My point is the native res of the print Epson driver is 360 so if you stick to integers of 360 you'll be OK as long as you don't go below 180 to avoid pixelation.
You can certainly print below 180 without pixelation depending on the image and the substrate. Yes, you need to be careful, but really 120 is the point at which you really need to be concerned in most cases. Obviously it won't be suitable for some work, but you can certainly get down that far very often.
Native Image Res;
The two files are camera RAW files opening in Adobe Camera RAW.
The first one was set to 360PPI then opening in photoshop for printing.
The second image was set to 300PPI and then opened and printed on the same sheet.
OK, so they were both printed to the same physical size? That doesn't tell me if either of them is the native resolution in print. If the image is 3000x2000 pixels and you printed it on an A4 with a border you might have printed it at say 11"x7 1/3" then it's printing natively at about 272, so at either 360 or 300, it's being interpolated by Photoshop before being printed, which isn't the query.
The query is whether upressing or down sampling to 360 is better than printing it without any resampling.
Now it's entirely possible (likely!) that one your resses was native for the size being printed, but you haven't confirmed which. At the size printed, was it 300 native and you upressed to 360? That's valid. If both were simply opened at 360 and 300 respectively and then printed without resizing then they would print to different sizes and you're not answering the question at hand, which is if you want a particular size should you resample to 360 or go with what you have?
The file was printed at 720x1440DPI, but it doesn't matter which DPI you set as long as it's not a draft mode (you might even see it at a draft mode).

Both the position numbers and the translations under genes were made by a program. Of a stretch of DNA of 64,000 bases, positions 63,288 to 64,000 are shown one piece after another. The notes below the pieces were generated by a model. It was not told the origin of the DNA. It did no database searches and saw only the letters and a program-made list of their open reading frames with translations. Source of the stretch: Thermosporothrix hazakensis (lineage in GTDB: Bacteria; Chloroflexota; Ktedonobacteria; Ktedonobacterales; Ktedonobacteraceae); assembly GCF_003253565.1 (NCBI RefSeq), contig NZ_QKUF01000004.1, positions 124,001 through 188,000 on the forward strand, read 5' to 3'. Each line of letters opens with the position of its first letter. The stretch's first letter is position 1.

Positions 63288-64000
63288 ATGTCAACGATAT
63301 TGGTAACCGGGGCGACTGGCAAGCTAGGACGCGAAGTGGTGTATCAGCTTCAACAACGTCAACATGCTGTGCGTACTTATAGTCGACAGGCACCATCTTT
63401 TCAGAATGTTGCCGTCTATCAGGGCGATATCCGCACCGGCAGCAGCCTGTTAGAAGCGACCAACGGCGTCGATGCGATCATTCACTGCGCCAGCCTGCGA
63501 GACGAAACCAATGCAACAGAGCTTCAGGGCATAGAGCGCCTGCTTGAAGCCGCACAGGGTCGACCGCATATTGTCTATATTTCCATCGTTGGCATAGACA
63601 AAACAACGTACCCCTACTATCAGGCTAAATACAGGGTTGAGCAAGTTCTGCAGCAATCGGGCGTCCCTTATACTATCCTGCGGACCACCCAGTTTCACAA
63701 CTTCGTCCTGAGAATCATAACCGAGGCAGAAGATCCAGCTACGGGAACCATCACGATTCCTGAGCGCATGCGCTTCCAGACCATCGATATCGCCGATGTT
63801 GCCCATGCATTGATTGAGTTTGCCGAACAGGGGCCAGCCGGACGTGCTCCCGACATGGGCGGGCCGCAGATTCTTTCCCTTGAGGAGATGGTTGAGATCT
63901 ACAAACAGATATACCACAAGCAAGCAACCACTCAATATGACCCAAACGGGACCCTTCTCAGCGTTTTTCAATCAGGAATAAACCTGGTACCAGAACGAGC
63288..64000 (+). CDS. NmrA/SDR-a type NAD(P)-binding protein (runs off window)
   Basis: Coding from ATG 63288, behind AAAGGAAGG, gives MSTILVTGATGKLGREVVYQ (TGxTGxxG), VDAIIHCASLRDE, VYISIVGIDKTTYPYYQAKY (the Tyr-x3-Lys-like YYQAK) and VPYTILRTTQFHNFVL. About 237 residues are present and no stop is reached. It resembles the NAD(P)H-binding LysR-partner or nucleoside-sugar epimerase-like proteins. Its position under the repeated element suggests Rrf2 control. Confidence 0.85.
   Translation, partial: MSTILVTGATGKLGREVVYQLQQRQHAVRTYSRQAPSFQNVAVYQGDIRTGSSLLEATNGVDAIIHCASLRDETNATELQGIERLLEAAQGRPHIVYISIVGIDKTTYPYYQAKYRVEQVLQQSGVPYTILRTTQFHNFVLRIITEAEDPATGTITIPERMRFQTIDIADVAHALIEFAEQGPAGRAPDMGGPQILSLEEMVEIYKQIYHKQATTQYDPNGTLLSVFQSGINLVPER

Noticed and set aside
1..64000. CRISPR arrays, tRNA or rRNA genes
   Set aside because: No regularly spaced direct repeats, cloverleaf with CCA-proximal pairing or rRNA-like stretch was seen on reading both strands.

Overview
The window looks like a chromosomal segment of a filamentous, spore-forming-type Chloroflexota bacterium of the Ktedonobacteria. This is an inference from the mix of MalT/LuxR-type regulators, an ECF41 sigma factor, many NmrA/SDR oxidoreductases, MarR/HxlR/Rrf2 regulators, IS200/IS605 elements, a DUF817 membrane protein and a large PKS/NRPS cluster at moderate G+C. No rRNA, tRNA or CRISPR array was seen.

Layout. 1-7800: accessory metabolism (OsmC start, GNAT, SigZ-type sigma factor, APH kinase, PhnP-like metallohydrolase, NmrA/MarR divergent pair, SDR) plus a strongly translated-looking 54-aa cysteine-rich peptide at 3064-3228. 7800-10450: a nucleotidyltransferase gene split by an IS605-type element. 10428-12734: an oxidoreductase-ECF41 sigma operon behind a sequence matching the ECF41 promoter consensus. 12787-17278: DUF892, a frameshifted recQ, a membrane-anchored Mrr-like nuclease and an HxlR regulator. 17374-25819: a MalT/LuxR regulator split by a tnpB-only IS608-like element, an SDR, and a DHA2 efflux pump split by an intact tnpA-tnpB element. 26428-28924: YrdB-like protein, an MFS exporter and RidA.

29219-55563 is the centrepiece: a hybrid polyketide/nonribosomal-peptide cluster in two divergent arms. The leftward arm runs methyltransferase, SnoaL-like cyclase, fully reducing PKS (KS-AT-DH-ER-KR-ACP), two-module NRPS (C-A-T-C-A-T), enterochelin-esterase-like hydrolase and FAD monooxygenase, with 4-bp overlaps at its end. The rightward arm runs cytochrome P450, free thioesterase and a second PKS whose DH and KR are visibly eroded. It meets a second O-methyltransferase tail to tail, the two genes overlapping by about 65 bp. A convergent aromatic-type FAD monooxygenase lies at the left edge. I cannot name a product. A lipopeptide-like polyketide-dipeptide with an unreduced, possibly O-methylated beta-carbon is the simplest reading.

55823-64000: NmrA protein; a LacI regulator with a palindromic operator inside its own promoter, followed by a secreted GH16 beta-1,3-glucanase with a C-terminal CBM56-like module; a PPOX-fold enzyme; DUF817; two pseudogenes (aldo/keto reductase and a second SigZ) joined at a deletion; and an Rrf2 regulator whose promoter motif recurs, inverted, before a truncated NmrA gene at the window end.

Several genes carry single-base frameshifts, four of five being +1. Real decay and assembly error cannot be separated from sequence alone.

Mode was Finest Detail Off, High Speed On.
It does matter. It absolutely affects the dot pattern being laid down and that can affect the output. It's absolutely valid to test at 720x1440 is that's the resolution you want to use, but it's not the most common resolution to choose on an Epson Pro printer, so it's worth checking against other options.
To scan in I used an integer of the scanners native res, which was 96PPI to capture the effect. The scan is off a single sheet, no trickery.
I would recommend only scanning at the scanner's native physical resolution in order to avoid any errors being introduced. I wasn't for a moment suggesting any attempt at trickery! 96ppi is really too low. imho.
I don't think we going in circles. You have valid points and a worthwhile test to pursue, but there are things that either need to be confirmed or explained or, perhaps changed in order to validate it.
As Neil said, you can make a test to obtain any result that you want. If I have time tomorrow at work, I'll find an image and print it at various "native" resolutions and then at corresponding resampled resolutions - to be honest it may take a day or two depending on how busy I am. I like your approach of showing some actual examples for people.